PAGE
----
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Beer Kegs Guide And Important Things To Know

Beer Kegs Guide And Important Things To Know

So you’re throwing a big party— congrats! Whether the occasion is a wedding, birthday, or simply a celebration for fun’s sake—a lot of thirsty guests means a lot of drinks to be poured. For many, buying or renting a beer keg is the perfect solution to keep the suds flowing at a large gathering. Here is everything you need to know:

What You Will Need:
• A Keg of Beer
• A Tap System (Make sure your coupler is compatible with your keg)
• Lots of Ice
• A container, like a large plastic (clean) garbage can to keep the ice in

Kegs are Engineered for Flavor Balance
Most people take for granted that when you tap on a keg, beer will flow forth with just the right proportions of foam, carbonation, coolness and flavor. The truth is that a great deal of thought and engineering has gone into achieving just the right balance of brewski and carbonation.

How To Tap A Keg Like a Boss:
Most taps have a handle that pushes down to lock the tap onto the keg, while others have dual-flanges that you twist about a quarter-turn. Either-way, make sure that the handle or flanges aren’t in the engaged position. If they are, the moment you put the tap on the keg, you’ll get soaked with a big giant spray of beer! And you don’t want that.

Next, seat the party pump on top of the keg, making sure not to push down on the spring-loaded ball valve (this is another way to accidentally get sprayed with beer). Lock the pump onto the keg by rotating it clockwise, then engage the tap by pulling the handle out, then pushing it down, or by twisting the flanges. If you see bubbles or foam forming around the tap, stop! Because something’s not seated correctly, so disengage the pump, take it off, and try again.

How to Pour From a Beer Keg:
Keep in mind the first pour is always going to be foamy. Also, you don’t have to pump before the first pour since the keg is already under a great deal of pressure.
A pour from a keg that is too fast or slow will create foam. You can regulate the speed by how much you pump.

For the first few pints (while the keg is still under pressure), we recommend you slow down the flow of the beer. Do this by elevating the tap and glass above your head. Then, if you want the flow to speed up, start pumping more. Some taps also have a small pressure release valve, which you can open by pulling the metal ring attached to it.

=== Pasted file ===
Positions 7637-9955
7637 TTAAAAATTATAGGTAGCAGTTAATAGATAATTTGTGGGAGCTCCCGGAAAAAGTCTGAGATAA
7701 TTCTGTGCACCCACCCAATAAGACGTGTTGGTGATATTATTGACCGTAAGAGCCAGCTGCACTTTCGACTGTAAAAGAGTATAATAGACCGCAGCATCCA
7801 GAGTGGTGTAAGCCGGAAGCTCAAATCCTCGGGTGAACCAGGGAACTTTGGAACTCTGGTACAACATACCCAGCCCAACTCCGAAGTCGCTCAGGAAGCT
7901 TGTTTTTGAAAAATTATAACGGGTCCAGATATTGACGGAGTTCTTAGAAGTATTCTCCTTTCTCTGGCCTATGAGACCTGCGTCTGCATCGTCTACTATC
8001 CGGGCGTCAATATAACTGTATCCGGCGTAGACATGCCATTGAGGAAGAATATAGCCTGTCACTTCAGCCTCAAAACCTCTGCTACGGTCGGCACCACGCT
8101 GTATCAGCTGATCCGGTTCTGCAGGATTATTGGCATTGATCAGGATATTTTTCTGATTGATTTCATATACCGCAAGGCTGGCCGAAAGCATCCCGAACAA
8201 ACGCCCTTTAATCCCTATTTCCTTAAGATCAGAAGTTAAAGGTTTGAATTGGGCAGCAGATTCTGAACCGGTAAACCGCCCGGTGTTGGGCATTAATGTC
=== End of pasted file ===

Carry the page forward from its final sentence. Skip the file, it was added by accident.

Since there’s no hard rule for the proper number of pumps per pint, it’s best to do this with a friend rather than by yourself. One person should hold the glass at a 45-degree angle and point the spigot toward the side of the glass. As the pint is filling up, gradually turn the glass vertical to avoid spillage. The other person should give the keg a few pumps anytime the glass starts to get too foamy.

All About Keg Sizes:
The half-barrel keg is the size most people think of when they imagine a large container. It’s called a half-barrel because the “barrel” is a legal unit of measure used for import and export statistics. In the U.S., a barrel is 31 gallons (117 liters) by definition. So, as you might have guessed, a half-barrel holds half that amount — somewhere between 14 and 16 gallons (53-60 liters), aka 124 pints. When planning your party, it might take a little math, but estimate first how many people will be drinking from your keg, then determine an average of how many servings they will consume.

Sixth Barrel, Mini Keg (5.16 gallons)
Number of 12 oz. Servings: 55, Number of 8 oz. Servings: 82

Quarter Barrel, Pony Keg (7.75 gallons)
Number of 12 oz. Servings: 82, Number of 8 oz. Servings: 124

Half Barrel, (15.5 gallons)
Number of 12 oz Servings: 165, Number of 8 oz. Servings: 248

More Tips for Using a Beer Keg:
Here are some simple tips for getting the most out of your party keg:

Get the right tap and treat it with care. It is typical for the seller to charge a refundable deposit for the tap equipment, so treat the tap carefully.

Understand the keg system you’re using. The two most common keg systems are the straight-sided, easy-to-use Sankey kegs — used by most microbreweries — and the Hoff-Stevens kegs. The latter is a tad outdated, but it is known by its bulging sides and obvious bung hole (the corked opening where the keg is filled). The Hoff-Stevens system must be screwed carefully onto the keg, be careful and watch out for spray! Also, make sure the taps are clean and properly seated on the openings, or else the keg won’t pressurize properly. If the keg doesn’t pressurize, beer doesn’t flow, you don’t drink, and that’s a party-foul!

Keep the beer cold; This may seem like a no-brainer, but in this Texas heat, this is particularly important to be mindful of. If you don’t have a huge refrigerator, place ice on top and around the base of the keg while it stands in a large bucket or clean, plastic garbage can.

Anticipate a foamier first gallon. This is pretty normal, as the keg will most likely have been jostled during delivery, but the beer flow will eventually come out normal.

Be prepared for leftovers. Leftover beer is pretty standard, so plan ahead by keeping some well cleaned out plastic milk jugs, or growlers that you can pour the excess into. Refrigerate immediately and drink within a day or two.

Find the perfect keg for your next bash right here, from the helpful party purveyors at your local Spec’s. They’ll be able to get you all set up for your keg.



Owned and operated by the same Houston family since 1962, Spec’s is a true destination shopping experience. We now operate over 150 stores all over the great state of Texas and offer a large selection of wines, spirits and finer foods.

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